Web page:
Succession planning seems to be last on everyone’s list – including advisors themselves. It should begin years in advance, yet many business owners put it off to the last minute.

Use these articles to kick-start a conversation about succession with your clients, and to evaluate your own plans for winding up your book.

Beginning the succession discussion

After helping clients with their financial, estate and retirement planning, advisors often have a strong relationship with their clients. That puts us in a unique position to discuss succession planning with those clients who are also business owners.

Get owners to consider succession

Your client owns a successful trucking company. He’s near retirement age, but shows no signs of slowing down. He’s in the office every day, works long hours and obsesses over everything from the quarterly results to the cost of the next fuel requisition. He’s stubbornly holding on, but you know he can’t do it forever.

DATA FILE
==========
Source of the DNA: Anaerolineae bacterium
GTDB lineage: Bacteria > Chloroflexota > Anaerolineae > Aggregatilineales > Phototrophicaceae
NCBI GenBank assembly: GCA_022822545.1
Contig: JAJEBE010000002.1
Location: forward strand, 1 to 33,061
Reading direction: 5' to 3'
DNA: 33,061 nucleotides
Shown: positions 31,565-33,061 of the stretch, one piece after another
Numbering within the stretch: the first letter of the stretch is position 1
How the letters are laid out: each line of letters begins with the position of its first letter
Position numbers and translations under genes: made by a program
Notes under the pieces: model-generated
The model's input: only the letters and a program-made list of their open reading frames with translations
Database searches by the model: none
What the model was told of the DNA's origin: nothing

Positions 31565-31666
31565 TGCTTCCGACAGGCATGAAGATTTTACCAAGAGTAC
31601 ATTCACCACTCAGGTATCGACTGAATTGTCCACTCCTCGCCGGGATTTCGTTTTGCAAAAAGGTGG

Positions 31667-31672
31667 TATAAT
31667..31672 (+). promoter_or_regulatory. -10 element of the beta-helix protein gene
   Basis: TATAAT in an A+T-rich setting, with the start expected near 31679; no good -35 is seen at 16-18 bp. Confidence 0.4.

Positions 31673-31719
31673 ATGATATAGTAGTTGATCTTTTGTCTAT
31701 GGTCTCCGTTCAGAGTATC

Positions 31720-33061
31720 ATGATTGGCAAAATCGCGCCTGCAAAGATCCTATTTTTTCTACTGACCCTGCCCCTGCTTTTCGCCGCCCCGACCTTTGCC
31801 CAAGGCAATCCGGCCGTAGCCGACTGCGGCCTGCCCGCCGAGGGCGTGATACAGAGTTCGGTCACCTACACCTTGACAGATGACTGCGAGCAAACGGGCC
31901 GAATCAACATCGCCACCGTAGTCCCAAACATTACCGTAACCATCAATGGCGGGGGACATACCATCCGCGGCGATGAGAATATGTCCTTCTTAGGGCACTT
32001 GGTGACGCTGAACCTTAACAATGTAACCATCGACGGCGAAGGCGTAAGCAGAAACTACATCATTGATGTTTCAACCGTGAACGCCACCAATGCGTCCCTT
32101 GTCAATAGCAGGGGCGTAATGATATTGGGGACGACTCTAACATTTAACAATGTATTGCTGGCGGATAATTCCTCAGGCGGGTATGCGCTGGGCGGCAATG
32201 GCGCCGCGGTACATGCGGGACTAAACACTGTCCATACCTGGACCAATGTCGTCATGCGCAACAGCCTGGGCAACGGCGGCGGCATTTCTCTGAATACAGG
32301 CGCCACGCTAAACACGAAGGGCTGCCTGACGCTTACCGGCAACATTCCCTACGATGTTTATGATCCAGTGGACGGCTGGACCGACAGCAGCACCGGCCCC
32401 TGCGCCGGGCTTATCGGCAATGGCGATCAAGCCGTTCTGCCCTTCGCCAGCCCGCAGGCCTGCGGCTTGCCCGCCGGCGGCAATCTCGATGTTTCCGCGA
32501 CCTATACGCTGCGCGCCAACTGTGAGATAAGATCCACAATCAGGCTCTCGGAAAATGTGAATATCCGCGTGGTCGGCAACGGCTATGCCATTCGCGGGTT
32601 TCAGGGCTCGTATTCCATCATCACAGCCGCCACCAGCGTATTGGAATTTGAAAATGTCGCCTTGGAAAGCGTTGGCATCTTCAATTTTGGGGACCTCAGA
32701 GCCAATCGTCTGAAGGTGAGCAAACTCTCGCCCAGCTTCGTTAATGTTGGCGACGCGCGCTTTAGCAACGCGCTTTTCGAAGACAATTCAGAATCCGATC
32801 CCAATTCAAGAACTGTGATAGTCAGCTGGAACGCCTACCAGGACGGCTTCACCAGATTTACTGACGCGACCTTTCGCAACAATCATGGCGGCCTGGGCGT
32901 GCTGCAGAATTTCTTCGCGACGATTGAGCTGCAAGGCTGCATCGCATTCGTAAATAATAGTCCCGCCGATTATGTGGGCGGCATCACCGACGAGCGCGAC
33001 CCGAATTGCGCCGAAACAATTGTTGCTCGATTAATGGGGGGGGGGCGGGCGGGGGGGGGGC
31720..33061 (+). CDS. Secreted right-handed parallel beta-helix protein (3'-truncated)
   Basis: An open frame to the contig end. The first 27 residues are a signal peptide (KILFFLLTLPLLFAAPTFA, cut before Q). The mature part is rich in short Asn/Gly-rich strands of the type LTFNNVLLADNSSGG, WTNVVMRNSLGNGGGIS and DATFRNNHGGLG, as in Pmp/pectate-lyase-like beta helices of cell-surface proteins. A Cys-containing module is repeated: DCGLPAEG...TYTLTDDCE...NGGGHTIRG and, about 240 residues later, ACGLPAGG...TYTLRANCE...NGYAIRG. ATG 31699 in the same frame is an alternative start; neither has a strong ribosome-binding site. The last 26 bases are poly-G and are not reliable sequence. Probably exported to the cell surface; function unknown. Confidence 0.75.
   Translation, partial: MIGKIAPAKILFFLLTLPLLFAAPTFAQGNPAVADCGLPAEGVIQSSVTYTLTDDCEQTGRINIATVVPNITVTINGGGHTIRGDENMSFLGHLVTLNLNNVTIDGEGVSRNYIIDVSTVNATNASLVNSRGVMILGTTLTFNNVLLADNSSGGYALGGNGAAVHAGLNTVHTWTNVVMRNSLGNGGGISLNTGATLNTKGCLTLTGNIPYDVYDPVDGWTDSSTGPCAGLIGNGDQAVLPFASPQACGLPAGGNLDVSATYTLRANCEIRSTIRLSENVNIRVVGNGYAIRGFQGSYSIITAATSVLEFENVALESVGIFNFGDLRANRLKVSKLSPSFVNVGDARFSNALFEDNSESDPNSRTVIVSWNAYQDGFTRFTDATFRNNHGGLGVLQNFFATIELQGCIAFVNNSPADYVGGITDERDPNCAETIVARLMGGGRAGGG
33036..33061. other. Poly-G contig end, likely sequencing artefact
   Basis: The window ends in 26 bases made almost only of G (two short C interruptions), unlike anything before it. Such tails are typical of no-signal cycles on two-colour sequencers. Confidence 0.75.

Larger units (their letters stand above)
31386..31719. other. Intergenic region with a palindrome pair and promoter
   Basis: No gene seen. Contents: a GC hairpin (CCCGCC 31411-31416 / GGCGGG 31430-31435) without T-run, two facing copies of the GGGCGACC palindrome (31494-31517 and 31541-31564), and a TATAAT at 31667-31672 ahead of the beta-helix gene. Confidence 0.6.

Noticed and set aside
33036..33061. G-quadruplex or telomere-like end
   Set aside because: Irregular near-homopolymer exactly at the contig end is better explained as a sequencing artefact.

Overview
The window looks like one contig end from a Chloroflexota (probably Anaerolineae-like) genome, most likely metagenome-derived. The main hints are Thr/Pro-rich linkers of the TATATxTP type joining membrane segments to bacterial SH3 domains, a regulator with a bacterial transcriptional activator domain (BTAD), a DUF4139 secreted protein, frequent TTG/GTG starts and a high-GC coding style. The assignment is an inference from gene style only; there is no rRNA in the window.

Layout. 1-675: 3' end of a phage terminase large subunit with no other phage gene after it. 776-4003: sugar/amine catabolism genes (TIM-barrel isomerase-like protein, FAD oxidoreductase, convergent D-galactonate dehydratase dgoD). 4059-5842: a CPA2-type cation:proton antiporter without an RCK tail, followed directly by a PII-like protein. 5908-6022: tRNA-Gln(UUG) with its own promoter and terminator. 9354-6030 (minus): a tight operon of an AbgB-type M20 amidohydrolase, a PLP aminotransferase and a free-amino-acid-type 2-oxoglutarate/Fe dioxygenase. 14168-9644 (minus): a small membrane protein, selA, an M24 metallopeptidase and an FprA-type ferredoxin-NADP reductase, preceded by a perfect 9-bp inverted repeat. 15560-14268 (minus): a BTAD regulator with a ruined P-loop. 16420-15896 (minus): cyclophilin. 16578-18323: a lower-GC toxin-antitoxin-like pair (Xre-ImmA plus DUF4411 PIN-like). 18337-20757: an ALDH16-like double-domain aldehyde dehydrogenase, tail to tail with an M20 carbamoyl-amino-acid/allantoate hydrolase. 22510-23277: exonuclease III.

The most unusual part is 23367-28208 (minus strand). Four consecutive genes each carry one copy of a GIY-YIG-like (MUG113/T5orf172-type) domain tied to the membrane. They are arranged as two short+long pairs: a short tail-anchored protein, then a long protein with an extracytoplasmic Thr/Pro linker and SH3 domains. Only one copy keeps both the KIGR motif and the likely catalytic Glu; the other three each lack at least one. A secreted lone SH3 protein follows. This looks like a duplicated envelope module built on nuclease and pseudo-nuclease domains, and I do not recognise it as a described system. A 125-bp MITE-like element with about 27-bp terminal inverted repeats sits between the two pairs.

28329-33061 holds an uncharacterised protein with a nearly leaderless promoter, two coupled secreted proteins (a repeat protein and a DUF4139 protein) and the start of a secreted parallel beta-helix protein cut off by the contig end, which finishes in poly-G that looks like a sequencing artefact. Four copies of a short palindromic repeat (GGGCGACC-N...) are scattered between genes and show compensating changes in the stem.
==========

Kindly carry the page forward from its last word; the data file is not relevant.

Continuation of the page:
Auto dealers need succession advice

Do you have a car dealer as a client?  There’s a 1-in-3 chance they will be retired in the next year, according to the 2011 PwC Automotive Dealer Trendsetter Survey. The report says 30% of dealerships will be out of business in the next 12 months.

How I dealt with succession planning

The average age of a financial advisor in Canada is around 56. Yet most advisors don’t have a succession plan.

Advisors ignore own succession plans

The financial services sector faces an advisor succession crisis, due in large part to an industry structure that discourages advisors from arranging succession plans.

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